A report by the International Betting Integrity Association (IBIA) has found that match fixing costs the betting industry approximately $25m (£18m/€21m) every year.
The figure is based on data collected from operators, transaction history from customer bets on events that turned out to be corrupt, and analysis of tribunal and criminal sentences passed on corruption cases.
The report – which can be read here – also said that many efforts to limit match fixing through national betting restrictions due to bets being placed outside of the jurisdiction where the corrupt event occurred. Between 2017-2020, 92% of basketball match fixing alerts came from bets placed abroad, while the figure for football was 84% during the same time frame.
The IBIA said that therefore “any restrictions on betting products enforced by regulators in the market where the potentially corrupted sporting event took place would therefore have been completely ineffective” for these events.
“The regulatory authority would have no data on any of these potential integrity issues if regulated operators were unable to offer the markets and were unable to track any suspicious betting activity,” it added.
“The demand for those banned products invariably results in consumers migrating to offshore operators unhindered by such product restrictions and outside of that market’s regulatory oversight. This is counterproductive to the core regulatory and integrity policy aim.”
Countries that have introduced strict reglations to conteract match-fixing include Sweden, where betting on rule violations like yellow cards is banned. There are also a number of restrictions on betting on lower-league events in Sweden.
IBIA’s report also highlighted instances where the motivations for match fixing were sporting related, rather than solely making money. Citing an international study from Ghent University, 10% of players approached for match fixing did so purely for money, while 70% of cases were sporting related.
Of the 650,000 events (including 150,000 horse racing events) that operators offered betting opportunities on, 99.96% had no suspicious betting alerts – meaning only one in every 2700 events generated an alert.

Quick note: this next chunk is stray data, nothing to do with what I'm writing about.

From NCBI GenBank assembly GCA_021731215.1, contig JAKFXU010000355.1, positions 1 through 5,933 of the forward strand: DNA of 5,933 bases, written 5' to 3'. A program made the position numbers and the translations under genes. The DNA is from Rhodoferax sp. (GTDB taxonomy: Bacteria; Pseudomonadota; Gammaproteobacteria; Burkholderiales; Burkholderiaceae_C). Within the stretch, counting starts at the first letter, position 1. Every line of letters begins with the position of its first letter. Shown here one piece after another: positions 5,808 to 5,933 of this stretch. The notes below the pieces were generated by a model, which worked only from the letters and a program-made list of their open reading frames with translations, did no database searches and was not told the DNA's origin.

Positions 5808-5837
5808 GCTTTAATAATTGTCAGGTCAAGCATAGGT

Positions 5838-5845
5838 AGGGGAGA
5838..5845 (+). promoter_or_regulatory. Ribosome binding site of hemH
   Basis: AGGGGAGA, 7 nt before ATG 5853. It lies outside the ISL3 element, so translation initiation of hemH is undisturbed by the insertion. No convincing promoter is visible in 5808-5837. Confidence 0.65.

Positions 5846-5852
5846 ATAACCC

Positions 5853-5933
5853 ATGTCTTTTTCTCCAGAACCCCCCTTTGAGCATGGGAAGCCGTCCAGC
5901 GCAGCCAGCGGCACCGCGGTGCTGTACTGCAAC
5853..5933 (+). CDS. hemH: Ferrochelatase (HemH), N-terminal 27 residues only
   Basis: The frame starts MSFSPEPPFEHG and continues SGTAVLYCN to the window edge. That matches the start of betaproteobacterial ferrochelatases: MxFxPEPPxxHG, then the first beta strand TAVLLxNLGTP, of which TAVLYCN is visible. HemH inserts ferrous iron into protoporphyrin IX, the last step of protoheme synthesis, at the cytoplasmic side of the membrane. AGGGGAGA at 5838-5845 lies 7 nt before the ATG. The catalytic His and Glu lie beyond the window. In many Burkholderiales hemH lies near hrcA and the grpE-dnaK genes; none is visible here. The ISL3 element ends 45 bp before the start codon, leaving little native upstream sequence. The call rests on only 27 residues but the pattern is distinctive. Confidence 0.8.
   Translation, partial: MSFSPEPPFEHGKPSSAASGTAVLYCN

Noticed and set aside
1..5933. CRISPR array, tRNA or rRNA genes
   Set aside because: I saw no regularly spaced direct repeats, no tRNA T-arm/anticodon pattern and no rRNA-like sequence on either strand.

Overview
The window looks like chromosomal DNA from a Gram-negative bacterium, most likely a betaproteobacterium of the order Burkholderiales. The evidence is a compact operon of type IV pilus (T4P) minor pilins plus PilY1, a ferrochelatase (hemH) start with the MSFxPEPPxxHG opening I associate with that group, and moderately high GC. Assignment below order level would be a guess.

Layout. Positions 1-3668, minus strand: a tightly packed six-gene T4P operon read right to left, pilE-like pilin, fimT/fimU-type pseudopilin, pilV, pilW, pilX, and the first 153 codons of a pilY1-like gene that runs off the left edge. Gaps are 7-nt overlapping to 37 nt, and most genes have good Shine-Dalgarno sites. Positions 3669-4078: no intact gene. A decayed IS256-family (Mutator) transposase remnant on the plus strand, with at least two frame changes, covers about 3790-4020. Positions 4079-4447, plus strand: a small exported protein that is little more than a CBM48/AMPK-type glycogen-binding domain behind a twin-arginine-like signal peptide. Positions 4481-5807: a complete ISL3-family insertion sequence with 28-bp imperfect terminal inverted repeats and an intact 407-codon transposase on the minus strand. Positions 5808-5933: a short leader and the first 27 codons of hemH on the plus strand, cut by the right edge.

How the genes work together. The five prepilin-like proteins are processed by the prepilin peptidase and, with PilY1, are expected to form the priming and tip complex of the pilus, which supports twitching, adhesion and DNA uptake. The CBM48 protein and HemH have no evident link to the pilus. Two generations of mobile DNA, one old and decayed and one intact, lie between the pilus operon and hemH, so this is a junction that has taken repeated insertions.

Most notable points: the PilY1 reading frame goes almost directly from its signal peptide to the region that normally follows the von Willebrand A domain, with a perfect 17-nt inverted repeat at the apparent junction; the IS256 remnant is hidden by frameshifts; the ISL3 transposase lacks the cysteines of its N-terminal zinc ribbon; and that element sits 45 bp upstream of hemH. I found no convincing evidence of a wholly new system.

The report also went some way to dispelling the misconception that fraudulent betting primarily takes place online, noting that 1 in 5 (22%) of football alerts came from retail outlets from 2017-2020. In addition, it said that match-fixing is easier to detect online, making it appear that online betting is a larger risk when this may not be the case.
From 2017-2020 tennis generated the most match fixing alerts with 537, though the IBIA noted that this was due in part to the large number of tennis matches that took place, as only 0.2% of matches produced an alert.
Football was second with 207, while table tennis was next with 72. In football, the majority of these alerts, 91%, came on primary markets such as the match winner, rather than secondary markets like yellow cards or corner kicks. Card betting alerts occurred only once per 1,700 card betting markets offered, and the IBIA noted that even this was “skewed” by six alerts within one country’s top league in 2019, which have led to arrests.
“Without the ability for IBIA members to offer and monitor this market, this activity would likely have gone undetected and unpunished with bets placed with non-reporting operators,” the IBIA said.
For basketball, every alert was on a primary market. Similarly for tennis, the vast majority of alerts were for match or set betting, rather than individual points which generated just 5%.
270 matches were flagged by IBIA in 2020 for suspicious activity.
Europe turned out to generate most alerts, with 521 occasions being flagged in the three year period. 194 events were flagged in Asia, and 91 alerts were generated in Africa.
The report also included a ranking of many of the most significant betting markets across the globe on factors such as regulation, taxes, product offering and marketing, with Great Britain and Malta at the top.
In addition, the report included a number of findings about the global betting market in general, including that the size of the market is set to reach $106bn by 2025 and that online betting shows no sign of relinquishing its majority of the global market, which is gained in 2020.